New answers tagged

0

How to keep a rice cooker from boiling over https://www.youtube.com/watch?v=NsRmzEy8Kdk or keep a wet paper towel over the vent or place a wooden stick or string of rope across the container


1

Maybe you have heard of osmosis. Putting salt into the water when boiling vegetables (which are also slightly salty) will prevent water from entering the vegetables, hence decreasing the overall flavor of the vegetables.


-2

Adding salt just slows down or stops osmosis, so the cells of the vegetables do not blow up with water or burst. Salts cannot pass the cell walls, they are SEMI permeable, so there is no leakage of salts into the boiling water... otherwise you would not have osmosis at all. Likewise, the salt cannot get into the cells. Other nutrients may leak into the ...


3

There are a few common techniques: Use a taller pot. The more height from the water to the top of the pot, the more of the water is contained. Lower the ingredients in with a flexible cutting board. The board flexes into a half-cone over the pot, and allows you to drop the ingredients from a much lower height. Lower the ingredients over a utensil. A spider ...


2

You have to drop items in boiling water with less distance. Lesser the distance is , lesser the splashing. Hold Bowl or anything in which you have put your item in one hand and from other hand pick it up and drop it into water slowly. You can use gloves for protection.


2

Another possible solution is to use a cutting board to drop the food into the pot: If you have the thin flexible boards, you can grab the two shorter sides, curve the board, and slide things into the pot. If you put the board part way into the pot (so it's not quite in the water), there's a limited drop that will reduce the splashing. If you're using a ...


0

I am reckless, I just toss stuff in and have learned which way the splash is likely to come from and just move out of the way. Also the more you cook the more resistant to burning you become...to a point of course.


4

Put in your food slowly, as you already discovered. If they are largish pieces, e.g. whole potatoes, you just need the patience for it. If you have a bowl of something small like beans, use a ladle to take scoops out of the bowl and lower it into the water. In addition to 1, use a larger pot with higher sides, but don't fill it. A little bit of splash will ...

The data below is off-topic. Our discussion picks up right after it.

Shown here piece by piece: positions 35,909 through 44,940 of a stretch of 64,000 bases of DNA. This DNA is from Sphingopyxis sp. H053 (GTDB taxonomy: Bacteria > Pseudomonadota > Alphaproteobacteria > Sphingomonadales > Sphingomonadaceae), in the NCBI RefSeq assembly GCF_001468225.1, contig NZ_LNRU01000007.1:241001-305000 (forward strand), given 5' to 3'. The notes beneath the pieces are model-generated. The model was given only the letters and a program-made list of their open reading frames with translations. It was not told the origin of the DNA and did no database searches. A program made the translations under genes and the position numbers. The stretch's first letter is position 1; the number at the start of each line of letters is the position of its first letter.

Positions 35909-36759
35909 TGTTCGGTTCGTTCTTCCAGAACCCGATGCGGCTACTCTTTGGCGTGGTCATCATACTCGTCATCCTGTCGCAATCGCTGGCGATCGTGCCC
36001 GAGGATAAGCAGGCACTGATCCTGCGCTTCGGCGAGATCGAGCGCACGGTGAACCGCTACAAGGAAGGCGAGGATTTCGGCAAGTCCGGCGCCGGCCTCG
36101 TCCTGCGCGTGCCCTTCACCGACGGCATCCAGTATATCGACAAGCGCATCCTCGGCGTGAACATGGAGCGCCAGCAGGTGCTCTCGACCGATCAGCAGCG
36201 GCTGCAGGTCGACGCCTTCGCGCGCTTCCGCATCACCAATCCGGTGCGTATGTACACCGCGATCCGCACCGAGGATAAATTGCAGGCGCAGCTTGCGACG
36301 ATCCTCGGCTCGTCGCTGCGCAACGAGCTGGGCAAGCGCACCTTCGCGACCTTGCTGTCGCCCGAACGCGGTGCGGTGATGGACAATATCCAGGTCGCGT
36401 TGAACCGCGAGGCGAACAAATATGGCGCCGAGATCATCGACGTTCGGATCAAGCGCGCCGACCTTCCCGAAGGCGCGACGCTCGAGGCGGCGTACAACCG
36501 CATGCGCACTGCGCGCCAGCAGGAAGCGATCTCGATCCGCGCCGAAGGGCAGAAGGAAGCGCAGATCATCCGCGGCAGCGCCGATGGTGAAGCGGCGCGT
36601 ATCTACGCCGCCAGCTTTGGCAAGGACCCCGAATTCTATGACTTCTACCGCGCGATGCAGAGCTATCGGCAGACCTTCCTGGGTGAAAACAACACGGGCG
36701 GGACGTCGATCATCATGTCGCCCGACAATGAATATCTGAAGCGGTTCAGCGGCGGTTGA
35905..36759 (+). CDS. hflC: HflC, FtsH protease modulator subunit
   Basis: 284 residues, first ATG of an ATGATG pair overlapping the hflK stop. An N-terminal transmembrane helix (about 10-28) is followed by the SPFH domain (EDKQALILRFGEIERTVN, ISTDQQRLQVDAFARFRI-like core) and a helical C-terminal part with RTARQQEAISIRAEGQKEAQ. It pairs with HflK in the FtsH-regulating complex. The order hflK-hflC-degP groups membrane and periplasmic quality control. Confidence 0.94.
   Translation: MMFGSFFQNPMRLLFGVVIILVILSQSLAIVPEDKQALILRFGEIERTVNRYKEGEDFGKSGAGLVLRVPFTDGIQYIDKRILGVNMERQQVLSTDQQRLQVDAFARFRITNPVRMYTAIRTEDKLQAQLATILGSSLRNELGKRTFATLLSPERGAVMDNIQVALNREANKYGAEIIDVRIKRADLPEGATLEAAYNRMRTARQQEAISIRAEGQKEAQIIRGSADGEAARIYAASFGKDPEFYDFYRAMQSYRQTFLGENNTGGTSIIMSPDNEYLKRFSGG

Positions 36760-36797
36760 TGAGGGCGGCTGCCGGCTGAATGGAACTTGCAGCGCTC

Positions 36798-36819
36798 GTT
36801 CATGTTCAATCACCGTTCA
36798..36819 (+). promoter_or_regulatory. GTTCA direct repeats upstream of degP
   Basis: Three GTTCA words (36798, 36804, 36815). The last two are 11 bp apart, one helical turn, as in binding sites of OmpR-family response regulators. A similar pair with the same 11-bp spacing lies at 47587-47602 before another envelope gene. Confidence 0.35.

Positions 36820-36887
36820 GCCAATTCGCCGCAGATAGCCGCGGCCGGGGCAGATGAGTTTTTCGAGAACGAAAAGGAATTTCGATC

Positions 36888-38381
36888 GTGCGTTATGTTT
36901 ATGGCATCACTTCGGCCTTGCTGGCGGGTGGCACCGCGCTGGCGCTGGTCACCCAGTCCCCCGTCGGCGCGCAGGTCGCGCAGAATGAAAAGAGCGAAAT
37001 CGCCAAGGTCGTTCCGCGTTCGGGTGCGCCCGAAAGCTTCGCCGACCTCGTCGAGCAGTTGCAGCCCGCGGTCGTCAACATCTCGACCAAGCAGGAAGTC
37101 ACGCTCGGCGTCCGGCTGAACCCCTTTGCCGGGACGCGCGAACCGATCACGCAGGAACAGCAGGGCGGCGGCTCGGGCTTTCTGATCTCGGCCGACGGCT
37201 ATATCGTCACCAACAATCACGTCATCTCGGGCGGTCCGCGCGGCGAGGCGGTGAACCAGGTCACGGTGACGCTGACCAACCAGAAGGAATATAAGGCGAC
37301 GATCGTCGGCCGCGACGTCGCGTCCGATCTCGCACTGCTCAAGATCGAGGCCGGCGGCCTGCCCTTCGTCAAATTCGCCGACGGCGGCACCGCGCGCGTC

3

I have a bottle of imitation vanilla extract that's water based. I know from experience that adding it to a hot liquid results in a strong imitation vanilla scent being released into the air, which means less imitation vanilla flavor is staying in the liquid. I think it's safe to say that it wouldn't evaporate nearly as quickly as an alcohol based extract, ...


3

Googling, I found this report, presenting a chemical and technical analysis of curcumin. Skimming through it, it seems that degradation of the substance should not be a problem due to temperature, although the report doesn't say much about it except that it shouldn't be a problem: Curcumin is stable in dry food. It is relatively stable to heat so it can ...


-3

As far as I know, curcumin is stable, and should be able withstand prolonged heating.


0

You could fry it off with your veg base, remove it, make your soup and then add the chorizo to serve. Boiling chorizo is just a bit of a waste


0

This calls for a more refined answer then yes or no. (and this will no doubt generate some minus votes...but read me out). At the end of this answer you will find a YES, is you use your sauce reheated. How would you like to answer "is it safe to cross a road?". There is a risk of harm, so: no? That is the correct answer, but IMHO, not a usefull one.Nothing ...


0

In general (if it is about random sauce): Unless the sauce is so heavy in sugar (unlikely - 120°C would mean you are making a tomato syrup that will be as thick as honey when cool), oil or thickeners that it will reach pressure-canning temperatures when heated by an oven - NO. The cans are at ambient pressure, so any mixture in them that is dominated by ...


0

No, it is not safe. You need a pressure canner. That's what the USDA says about anything containing meat: There are no safe options for canning these foods listed below in a boiling water canner. See http://nchfp.uga.edu/how/can_04/soups.html for a table of pressures and processing times.



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